A device designed to allow people to play video games in a new way has sparked a wave of creativity.
Microsoft recently released a device called the Kinect, a piece of hardware that connects with Microsoft's popular Xbox gaming console.
Similar to the Nintendo Wii, the Kinect senses what's going on in three-dimensional space, with one big exception -- no handheld controller is required. Using a video camera and an infrared 3D camera, the Kinect scans your body, tracking movements in realtime.
What's groundbreaking about the Kinect, though, isn't necessarily its function as a gaming device. A community of hackers has tapped into Kinect's potential, connecting it to their computers to write software like you've never seen before.
Today on the Conversation, ABC's Linsey Davis spoke with three of the hackers who have started working with the device, and they say it brings some groundbreaking technology within the grasp of the average Joe.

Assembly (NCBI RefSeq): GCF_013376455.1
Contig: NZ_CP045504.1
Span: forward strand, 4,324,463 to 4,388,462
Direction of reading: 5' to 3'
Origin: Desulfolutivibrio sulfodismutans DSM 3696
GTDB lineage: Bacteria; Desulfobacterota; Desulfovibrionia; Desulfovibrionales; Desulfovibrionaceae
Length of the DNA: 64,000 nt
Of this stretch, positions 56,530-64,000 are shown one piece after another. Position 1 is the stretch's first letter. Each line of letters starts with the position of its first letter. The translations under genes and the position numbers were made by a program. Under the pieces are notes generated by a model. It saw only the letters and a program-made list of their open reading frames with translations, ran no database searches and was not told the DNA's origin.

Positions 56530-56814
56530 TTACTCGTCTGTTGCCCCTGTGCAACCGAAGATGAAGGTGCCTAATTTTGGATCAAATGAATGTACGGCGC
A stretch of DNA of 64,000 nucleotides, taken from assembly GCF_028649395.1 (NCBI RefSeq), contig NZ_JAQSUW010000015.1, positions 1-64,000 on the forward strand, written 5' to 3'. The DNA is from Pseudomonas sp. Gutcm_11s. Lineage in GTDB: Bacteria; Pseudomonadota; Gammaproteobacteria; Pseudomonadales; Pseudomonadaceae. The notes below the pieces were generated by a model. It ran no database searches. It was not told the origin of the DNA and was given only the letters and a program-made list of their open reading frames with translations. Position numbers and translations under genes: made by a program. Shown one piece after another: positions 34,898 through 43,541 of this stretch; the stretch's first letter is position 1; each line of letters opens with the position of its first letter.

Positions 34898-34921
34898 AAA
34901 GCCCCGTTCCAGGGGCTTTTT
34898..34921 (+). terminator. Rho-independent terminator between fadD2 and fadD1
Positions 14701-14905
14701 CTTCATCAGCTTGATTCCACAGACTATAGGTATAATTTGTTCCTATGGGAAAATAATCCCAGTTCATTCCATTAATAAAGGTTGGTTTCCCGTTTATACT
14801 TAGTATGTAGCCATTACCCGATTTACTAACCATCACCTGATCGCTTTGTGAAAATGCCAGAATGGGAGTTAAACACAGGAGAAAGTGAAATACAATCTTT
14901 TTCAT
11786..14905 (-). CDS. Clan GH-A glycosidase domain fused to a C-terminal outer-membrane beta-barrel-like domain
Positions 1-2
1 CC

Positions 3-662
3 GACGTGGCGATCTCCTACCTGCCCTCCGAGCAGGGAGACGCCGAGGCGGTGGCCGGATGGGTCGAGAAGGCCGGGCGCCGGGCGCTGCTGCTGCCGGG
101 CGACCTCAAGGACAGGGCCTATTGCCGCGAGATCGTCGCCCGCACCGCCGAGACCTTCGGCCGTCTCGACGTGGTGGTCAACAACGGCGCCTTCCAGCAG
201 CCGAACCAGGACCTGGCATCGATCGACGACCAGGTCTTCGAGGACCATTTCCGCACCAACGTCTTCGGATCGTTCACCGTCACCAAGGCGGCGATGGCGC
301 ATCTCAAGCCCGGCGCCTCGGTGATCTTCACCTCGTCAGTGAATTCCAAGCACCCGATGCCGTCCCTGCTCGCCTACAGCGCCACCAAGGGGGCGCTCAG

"It's a piece of equipment that is usually very, very expensive. And it allows you to do things which you could only do with this really high-tech, expensive equipment, but now, for $150, we can all get one," said Memo Akten, who's developed software that allows him to draw and manipulate 3D doodles in the air around him.
We hope you'll watch today's Conversation to see more of Kinect's amazing applications and hear from the people behind them.
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